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Guatemalan Volcano Eruption Terrifies Villagers While Drawing Tourists
"It thundered and then it got dark as the ash began falling," Miriam Curumaco, a 28-year-old homemaker from the village of Morelia who had evacuated along with 16 family members, told news.com.au. "It sounded like a pressure cooker that wouldn't stop."
While the popular travel destination of Antigua has not yet been affected, 17 villages around Volcan de Fuego, a 12,346-foot volcano, have had to vacate. According to Guatemala's head of emergency, Sergio Cabanas, the volcano spewed lava nearly 1,969 feet down slopes with thick ash, gas and smoke. Additionally, cinders shooting out of the volcano were measuring a half-inch thick in many places.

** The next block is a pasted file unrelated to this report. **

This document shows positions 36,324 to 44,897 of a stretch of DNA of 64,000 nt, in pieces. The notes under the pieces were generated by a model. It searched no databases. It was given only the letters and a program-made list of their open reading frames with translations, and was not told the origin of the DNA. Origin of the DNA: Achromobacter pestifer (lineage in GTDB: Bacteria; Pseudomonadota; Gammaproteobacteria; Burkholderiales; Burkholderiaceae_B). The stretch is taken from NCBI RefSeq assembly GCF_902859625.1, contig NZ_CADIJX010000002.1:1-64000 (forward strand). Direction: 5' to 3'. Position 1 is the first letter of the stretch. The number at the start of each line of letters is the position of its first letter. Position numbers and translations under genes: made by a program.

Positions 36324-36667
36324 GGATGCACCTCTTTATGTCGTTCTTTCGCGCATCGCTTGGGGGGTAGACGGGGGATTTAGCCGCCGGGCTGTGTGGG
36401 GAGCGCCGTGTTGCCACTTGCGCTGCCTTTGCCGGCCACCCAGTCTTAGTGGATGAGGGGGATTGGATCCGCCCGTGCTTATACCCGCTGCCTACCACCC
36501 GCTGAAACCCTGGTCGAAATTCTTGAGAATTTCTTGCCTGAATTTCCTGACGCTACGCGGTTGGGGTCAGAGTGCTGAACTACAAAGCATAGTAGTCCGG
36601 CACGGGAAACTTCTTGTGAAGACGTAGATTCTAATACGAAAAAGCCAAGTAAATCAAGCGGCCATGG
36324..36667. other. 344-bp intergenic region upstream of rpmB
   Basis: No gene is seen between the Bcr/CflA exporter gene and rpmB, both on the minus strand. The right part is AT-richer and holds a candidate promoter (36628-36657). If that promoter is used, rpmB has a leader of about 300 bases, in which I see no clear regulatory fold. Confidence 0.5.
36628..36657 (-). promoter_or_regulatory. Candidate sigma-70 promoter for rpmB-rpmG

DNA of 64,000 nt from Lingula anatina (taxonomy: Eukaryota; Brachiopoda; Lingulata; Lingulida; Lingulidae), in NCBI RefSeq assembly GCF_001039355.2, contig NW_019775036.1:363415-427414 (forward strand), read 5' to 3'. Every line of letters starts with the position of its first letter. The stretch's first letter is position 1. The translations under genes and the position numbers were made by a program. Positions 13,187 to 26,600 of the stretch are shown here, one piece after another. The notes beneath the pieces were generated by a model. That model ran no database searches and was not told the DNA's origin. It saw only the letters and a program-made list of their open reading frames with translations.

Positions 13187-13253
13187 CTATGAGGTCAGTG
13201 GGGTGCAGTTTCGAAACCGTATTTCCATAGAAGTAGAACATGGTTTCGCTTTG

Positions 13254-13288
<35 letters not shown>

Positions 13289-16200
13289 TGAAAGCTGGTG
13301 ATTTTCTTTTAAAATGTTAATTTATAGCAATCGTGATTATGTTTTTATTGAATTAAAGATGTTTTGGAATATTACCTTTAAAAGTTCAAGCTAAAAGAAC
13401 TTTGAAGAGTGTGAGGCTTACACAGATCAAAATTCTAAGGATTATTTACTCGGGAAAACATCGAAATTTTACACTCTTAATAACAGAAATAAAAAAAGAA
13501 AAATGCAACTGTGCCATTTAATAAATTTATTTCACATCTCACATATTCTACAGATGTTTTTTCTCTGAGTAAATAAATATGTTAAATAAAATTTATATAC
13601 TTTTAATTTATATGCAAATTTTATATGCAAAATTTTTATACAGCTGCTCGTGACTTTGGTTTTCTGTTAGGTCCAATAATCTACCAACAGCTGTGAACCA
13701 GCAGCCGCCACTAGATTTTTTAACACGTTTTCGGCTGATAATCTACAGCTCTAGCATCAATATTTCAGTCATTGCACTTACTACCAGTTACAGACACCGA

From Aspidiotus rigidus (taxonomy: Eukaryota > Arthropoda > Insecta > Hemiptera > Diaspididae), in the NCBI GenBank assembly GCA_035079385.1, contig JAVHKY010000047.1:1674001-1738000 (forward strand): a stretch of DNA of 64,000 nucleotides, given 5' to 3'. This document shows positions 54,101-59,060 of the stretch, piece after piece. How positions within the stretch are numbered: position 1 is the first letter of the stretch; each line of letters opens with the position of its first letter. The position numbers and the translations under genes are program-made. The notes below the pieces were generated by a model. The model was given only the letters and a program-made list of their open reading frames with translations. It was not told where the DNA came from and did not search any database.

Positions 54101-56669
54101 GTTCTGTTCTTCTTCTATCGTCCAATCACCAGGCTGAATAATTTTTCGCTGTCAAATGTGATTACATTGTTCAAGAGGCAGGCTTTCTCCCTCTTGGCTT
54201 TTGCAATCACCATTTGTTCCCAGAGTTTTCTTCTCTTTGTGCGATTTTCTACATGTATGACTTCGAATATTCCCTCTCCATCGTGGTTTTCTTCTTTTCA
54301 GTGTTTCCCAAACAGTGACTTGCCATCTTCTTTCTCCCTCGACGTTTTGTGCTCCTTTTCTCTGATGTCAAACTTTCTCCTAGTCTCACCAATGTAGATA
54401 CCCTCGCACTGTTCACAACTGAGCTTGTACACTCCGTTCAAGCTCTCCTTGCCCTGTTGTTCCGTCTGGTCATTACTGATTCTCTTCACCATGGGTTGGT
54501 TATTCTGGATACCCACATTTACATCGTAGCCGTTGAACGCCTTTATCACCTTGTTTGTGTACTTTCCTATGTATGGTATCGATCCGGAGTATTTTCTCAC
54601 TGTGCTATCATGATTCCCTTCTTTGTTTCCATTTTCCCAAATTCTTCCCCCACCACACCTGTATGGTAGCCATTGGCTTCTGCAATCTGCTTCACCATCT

As worried locals leave their homes and seek refuge, the eruption has become a huge draw for tourists who want to get close to the volcano and take photos.
"Now that we know it erupted, we're going to try to stop on the way and maybe take some pictures," said Nilton Dasilva, a church group leader from Northfield, Illinois.
Most of the area has received an orange alert, the second highest level, although in the south and southeast of the mountain they are in almost complete darkness and have received a red alert. Many people in these areas have been affected with respiratory and vision problems. Luckily, the Guatemalan Red Cross has set up 10 shelters in the area where people can receive hygiene kits and water.
[Image via luisfi]